According to a 2017 Spiceworks survey, 62% of IT professionals see cybersecurity as a key skill to develop. CIOs need new ways to foster cybersecurity talent in the workforce.
BMJ's CDO Sharon Cooper said: "Security is a skill that everyone should have at varying levels, bringing diverse teams together and sharing knowledge. The hack day would bring suggestions that would fix business problems, develop new products or improve existing policies."
A workplace culture that has security awareness ingrained within it is one of the most effective ways to protect against security threats.
Today, employees are exposed to password theft, ransomware and malware, so businesses should be promoting a security culture that can help staff members to stay safe online and recognise telltale warnings surrounding cyber attacks. A cultural change is signalled in staff adapting their behaviour in accordance with the security strategy and becoming more responsive to security protocol.
TalkTalk Business COO Duncan Gooding sees security as a function of workplace culture as much as an IT solution. "We have a whole cultural initiative from having training, workshops and group projects - making staff aware of the types of risks and security," he said.
Gooding has helped change TalkTalk's security strategy since the 2015 cyber attack, which cost the telecom company £400,000 in fines.
"TalkTalk is very much going through a cultural acceptance of what security means across the business post cyber-attack," he said. "[The strategy] is being discussed at every meeting and the fact that security is embedded in everything we do, from the process and the new products that we launch, to now being part of the day to day discussion."
Mieke Kooij, Director of Security at Trainline, also notes the importance of creating awareness of security issues in the office environment.
"Security is about creating a culture where information and systems are protected by shifting how people interact with them," she told CIO UK. "Where possible we use technology and automation to do this, but ultimately, it's about gaining consumer trust, winning hearts and minds and changing behaviour."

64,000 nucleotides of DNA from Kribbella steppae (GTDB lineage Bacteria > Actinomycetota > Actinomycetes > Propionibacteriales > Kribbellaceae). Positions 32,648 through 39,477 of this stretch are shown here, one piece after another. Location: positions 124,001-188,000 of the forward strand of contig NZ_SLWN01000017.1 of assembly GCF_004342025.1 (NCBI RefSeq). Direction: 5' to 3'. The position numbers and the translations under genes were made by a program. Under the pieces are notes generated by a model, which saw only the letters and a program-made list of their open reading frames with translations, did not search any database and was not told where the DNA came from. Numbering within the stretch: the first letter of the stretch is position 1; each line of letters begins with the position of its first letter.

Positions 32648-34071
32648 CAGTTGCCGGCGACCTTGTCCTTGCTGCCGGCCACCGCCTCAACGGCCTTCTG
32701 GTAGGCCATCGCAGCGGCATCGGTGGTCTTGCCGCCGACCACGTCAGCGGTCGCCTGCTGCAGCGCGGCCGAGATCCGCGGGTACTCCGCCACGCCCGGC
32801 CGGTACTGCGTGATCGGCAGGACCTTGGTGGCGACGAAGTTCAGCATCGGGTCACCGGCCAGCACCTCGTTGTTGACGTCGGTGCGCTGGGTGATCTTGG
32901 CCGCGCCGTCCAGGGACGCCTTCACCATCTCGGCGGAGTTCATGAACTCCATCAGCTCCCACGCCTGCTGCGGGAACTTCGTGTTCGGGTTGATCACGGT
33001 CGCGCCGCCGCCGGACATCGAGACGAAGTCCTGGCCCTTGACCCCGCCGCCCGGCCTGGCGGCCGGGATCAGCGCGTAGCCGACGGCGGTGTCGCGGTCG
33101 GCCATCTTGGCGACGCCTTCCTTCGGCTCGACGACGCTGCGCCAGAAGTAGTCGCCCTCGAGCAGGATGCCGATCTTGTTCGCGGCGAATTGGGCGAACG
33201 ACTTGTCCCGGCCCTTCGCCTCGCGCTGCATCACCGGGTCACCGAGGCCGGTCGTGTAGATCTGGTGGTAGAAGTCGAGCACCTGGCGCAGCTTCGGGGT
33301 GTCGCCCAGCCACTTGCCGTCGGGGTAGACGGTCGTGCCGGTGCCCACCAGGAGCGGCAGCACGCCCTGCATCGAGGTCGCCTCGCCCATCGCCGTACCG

Employees need to understand the part they play in helping to realise a successful cybersecurity strategy. Helping to motivate the team through involving them in the ideas and planning stage, as well as setting budgets are also effective ways to help deliver a cultural change.
Collaborate with security teams
Depending on the structure of the organisation, CIOs can collaborate with security teams to achieve a greater understanding of existing security policies. Regular meetings with security departments can build a strong relationship across departments. And taking notes, asking questions and peer observation can also help to raise awareness within the organisation.
Handling all of an organisation's security can be a mammoth task for in-house staff, prompting some businesses to outsource their security to third parties. Kevin Evans, CIO at Sun Branding Solutions, is an advocate of this approach.
"Since introducing this I've managed to cut my budget in terms of what I'm spending and at the same time I've got 24/7 security monitoring," he said. "I defy anyone in this room to monitor a four-continent, nine-country ecosystem with just seven IT staff in-house and still provide 24/7 security coverage. We've got that."
Read next: The most infamous data breaches on Techworld
Provide secure devices
Security concerns surrounding mobile apps, file-sharing and downloads are increasingly common for organisations today, with employees more frequently connecting to open and vulnerable networks.
Device management tools such as Miradore, Spiceworks and SOTI offer an extra layer of security for remote access, meaning that if any vulnerability is detected, the system's administrator can effectively shut down the device and limit the amount of potential damage.
As organisations are exploring new ways to protect their customers. Jonathan Monk, IT Director at The University of Dundee, has turned his attention to protecting his students.
"We have just deployed Microsoft Enterprise Ability Suite and key wins for that have been assuring personal and mobile devices are secure and encrypted wherever they are," he said. "If they're accessing data from the university they can be confident that it's safe and secure."
CIOs could also consider laying out best practices for mobile or device security to ensure employees are conforming to the organisation's cybersecurity protocol.